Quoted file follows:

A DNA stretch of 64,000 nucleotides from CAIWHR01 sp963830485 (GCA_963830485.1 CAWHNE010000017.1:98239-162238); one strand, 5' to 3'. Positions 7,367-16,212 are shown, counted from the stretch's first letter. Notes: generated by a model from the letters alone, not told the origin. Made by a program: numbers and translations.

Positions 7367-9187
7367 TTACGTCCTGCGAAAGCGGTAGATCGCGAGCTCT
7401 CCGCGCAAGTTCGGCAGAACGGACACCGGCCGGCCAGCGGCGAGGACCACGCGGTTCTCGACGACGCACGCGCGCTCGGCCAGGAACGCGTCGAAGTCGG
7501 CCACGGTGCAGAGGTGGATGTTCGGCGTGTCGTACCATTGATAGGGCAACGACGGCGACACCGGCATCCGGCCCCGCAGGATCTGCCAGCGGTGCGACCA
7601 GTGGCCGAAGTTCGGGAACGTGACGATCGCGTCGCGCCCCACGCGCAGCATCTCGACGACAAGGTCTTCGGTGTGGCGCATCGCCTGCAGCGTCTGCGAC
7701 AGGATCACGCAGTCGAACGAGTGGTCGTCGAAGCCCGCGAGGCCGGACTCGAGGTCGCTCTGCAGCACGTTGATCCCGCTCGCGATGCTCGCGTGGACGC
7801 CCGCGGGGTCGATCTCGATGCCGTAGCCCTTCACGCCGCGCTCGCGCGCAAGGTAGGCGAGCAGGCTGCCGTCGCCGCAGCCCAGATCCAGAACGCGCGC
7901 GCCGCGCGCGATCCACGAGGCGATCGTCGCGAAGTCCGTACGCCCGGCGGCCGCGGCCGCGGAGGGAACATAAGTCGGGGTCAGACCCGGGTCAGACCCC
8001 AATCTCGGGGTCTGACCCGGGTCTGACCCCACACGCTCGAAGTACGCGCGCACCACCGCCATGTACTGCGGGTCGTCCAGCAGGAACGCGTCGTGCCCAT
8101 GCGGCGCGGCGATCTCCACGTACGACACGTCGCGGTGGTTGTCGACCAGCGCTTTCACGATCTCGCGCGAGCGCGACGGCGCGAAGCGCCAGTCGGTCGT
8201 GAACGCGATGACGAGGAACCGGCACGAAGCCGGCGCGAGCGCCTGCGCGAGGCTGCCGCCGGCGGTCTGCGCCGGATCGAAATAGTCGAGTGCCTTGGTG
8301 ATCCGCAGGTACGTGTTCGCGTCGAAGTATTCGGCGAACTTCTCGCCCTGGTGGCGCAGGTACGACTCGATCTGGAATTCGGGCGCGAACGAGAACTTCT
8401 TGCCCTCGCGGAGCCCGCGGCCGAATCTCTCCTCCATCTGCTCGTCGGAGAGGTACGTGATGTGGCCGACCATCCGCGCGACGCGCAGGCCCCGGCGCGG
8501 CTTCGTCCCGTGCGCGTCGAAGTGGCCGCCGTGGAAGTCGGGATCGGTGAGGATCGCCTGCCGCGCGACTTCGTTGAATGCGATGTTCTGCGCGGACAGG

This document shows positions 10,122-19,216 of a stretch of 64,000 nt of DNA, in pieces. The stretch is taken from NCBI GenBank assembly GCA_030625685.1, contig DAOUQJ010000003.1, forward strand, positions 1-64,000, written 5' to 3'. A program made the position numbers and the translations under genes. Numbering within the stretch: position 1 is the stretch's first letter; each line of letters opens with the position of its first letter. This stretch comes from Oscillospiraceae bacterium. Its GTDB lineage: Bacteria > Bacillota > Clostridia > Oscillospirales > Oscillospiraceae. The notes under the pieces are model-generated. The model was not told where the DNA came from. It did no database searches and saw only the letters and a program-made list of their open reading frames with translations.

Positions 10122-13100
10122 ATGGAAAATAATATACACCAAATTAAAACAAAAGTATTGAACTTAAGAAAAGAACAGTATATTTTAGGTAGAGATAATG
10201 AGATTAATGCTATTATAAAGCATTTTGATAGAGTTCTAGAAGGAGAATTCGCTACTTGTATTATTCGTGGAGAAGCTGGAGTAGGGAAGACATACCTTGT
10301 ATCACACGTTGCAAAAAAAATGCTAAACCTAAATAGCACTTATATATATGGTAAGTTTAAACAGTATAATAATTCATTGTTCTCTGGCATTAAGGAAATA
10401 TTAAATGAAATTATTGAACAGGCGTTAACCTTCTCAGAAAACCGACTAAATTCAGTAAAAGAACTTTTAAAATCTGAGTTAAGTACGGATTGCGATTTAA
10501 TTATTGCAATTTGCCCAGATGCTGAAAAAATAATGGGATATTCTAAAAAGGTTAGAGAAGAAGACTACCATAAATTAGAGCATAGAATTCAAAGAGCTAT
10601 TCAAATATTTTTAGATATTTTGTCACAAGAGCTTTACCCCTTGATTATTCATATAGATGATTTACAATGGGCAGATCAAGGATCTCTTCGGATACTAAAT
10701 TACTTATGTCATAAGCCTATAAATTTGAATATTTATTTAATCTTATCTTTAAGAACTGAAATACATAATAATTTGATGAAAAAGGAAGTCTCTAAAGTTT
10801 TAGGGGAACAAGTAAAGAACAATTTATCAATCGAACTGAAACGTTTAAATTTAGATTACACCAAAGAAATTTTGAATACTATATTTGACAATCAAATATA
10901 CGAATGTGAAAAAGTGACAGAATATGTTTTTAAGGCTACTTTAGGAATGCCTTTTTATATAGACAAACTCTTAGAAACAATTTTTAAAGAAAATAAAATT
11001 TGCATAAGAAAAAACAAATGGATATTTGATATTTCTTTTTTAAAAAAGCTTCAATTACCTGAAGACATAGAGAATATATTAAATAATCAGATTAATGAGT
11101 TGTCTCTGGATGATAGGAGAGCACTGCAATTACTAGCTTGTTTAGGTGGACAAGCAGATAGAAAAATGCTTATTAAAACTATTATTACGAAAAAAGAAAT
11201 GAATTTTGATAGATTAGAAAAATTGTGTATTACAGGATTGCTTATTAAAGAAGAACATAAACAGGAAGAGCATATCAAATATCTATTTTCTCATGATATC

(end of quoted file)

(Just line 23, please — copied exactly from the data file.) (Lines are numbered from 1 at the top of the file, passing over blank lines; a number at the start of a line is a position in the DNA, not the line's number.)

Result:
10601 TCAAATATTTTTAGATATTTTGTCACAAGAGCTTTACCCCTTGATTATTCATATAGATGATTTACAATGGGCAGATCAAGGATCTCTTCGGATACTAAAT